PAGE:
Coming back to the tourism scene and the coverage on German-named towns in Minnesota, we will take a look at the next town on tour, which is located near Hastings and Faribault. Albeit a really small town with a population of roughly 120 inhabitants, it is one of the oldest existing towns in the state and has a history that is enriched with triumph and tragedy. This village is called New Trier.
Named after the city located along the Mosel River on the border to Luxembourg, the settlement of New Trier started in the mid-1850s, with records dating as far back as 1855, when immigrants from the western part of Prussia and Luxembourg found a plot in the northeastern part of present-day Dakota County. Most of them had fled the region in Europe for it was besieged by warfare between Prussia and France, including the 30-Year War and the Revolution of 1848. Some of them actually originated from Trier, which was ransacked at least a dozen times by three different empires (France, Spain, and Poland) until the French finally conquered the city during the Revolution of 1794. Prussia later recaptured the city in 1815, while chasing Napoleon’s troops over the Mosel and back into France.
Most of the settlers in New Trier had once lived in Washington County; especially in Stillwater. However after months of earning money for hard labor in the industries they worked, they eventually found plots of land and incorporated the village. The majority of families living in New Trier today have ancestors who helped incorporate the village, including Schaffer, Gores, Landsberger, Siebenaler, Kranz, Moes, Doffing, Tix, Thien, Riplinger and Schweizer, just to name a few. Some of them contributed a great deal to the community in a certain way. For example, the Gores and Siebenalers were known assisting or even leading the congregation in the church, while the Schaffer clan was known for carpentry and masonry work, which was started by John A. Schaffer in 1855, mainly because his farm was located next to the quarry. Some of the members of the Kranz family would eventually establish the present-day town of Kranzburg in eastern South Dakota. Another interesting fact worth noting about New Trier is the fact that the decision to name the village did not take place until the middle of 1856, for there was a division between those who wanted to have the village named (New) Luxemburg and those who wanted it named New Trier. Finally the decision was made in favor of New Trier on 15 May, 1856 by the first pastor of the church, George Keller. This was important for not only did the church needed to be built later that year, but the community itself needed an identity that would satisfy everyone. Surprisingly, a Luxemburg was eventually established later on as a settlement in Stearns County in central Minnesota, only 10 miles from present-day St. Cloud. More information on its origin will appear in the column on that particular town.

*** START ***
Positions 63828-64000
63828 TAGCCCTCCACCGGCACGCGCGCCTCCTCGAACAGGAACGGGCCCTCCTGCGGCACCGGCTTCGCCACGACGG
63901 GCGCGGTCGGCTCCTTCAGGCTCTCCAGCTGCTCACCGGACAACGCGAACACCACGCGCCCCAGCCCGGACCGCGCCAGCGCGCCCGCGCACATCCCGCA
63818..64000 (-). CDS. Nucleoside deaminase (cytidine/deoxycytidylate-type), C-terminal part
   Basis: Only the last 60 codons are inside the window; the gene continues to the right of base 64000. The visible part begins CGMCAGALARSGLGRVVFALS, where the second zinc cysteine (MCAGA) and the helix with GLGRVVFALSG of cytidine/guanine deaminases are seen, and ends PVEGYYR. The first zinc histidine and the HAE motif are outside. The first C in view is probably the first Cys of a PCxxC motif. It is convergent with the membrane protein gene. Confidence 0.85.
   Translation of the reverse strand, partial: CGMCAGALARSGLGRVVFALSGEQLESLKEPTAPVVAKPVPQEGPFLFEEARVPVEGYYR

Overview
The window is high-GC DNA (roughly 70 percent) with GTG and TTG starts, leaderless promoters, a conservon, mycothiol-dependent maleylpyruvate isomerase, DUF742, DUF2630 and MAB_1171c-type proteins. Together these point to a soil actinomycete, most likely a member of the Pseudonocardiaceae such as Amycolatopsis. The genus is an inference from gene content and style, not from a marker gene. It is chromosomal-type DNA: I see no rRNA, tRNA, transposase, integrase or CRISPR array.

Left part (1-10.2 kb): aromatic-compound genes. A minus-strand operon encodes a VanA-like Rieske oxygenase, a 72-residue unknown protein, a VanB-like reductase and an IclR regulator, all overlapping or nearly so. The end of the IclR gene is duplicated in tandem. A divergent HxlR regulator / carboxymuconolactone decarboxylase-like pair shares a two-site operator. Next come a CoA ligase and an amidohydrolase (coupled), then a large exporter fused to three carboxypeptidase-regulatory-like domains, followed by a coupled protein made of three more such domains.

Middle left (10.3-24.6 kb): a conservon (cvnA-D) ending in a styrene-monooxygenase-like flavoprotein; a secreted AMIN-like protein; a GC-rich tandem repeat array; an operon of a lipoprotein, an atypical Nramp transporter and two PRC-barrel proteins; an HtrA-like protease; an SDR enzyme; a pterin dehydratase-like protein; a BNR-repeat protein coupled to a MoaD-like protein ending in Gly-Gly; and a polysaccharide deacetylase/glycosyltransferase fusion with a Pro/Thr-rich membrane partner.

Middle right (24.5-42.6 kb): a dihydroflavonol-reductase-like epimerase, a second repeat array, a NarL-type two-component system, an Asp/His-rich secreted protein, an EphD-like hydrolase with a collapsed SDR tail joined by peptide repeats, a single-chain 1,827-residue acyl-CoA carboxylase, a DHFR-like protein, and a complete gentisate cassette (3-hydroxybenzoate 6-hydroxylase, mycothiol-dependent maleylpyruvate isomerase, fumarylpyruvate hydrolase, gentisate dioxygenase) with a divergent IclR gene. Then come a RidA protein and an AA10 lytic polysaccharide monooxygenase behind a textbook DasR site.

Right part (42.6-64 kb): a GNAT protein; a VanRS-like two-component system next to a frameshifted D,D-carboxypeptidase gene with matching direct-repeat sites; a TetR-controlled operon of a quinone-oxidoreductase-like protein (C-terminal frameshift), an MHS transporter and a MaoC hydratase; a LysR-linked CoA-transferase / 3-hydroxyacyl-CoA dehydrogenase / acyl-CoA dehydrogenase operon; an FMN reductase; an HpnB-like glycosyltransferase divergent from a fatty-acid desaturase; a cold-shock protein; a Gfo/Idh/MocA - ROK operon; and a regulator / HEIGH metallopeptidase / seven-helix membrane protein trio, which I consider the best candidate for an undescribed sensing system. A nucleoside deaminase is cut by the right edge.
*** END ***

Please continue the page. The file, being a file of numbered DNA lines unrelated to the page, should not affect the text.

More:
The St. Mary’s Catholic Church, which is the main landmark anchoring New Trier, has been with this town almost since the time it was incorporated. The first church, built in 1856, consisted of a log cabin. However, as the population grew, a larger church was needed, and it was subsequentially built in 1862. The third church followed in 1864 built mostly of stone brought in from the quarry. The rectory was added a year later. Both the second and third churches were in use until they were taken down in favor of a new church in 1909. Using quarry rock from the Kettle River region in northeastern Minnesota, and at a cost of $40,000, the new church was dedicated in 1912 and has been serving the community ever since. The majority of New Trier (about 90% of the population) are Catholic, which explains the fact that the Â regions where their ancestors came from are predominantly Catholic; especially in Trier and Luxembourg, where the Holy Roman Empire dominated the area. The cathedrals and relicts from that period still exist in these two cities. St. Mary’s Church is the tallest building in New Trier, and one can see its steeple standing high in the sky when driving towards town on the main highway.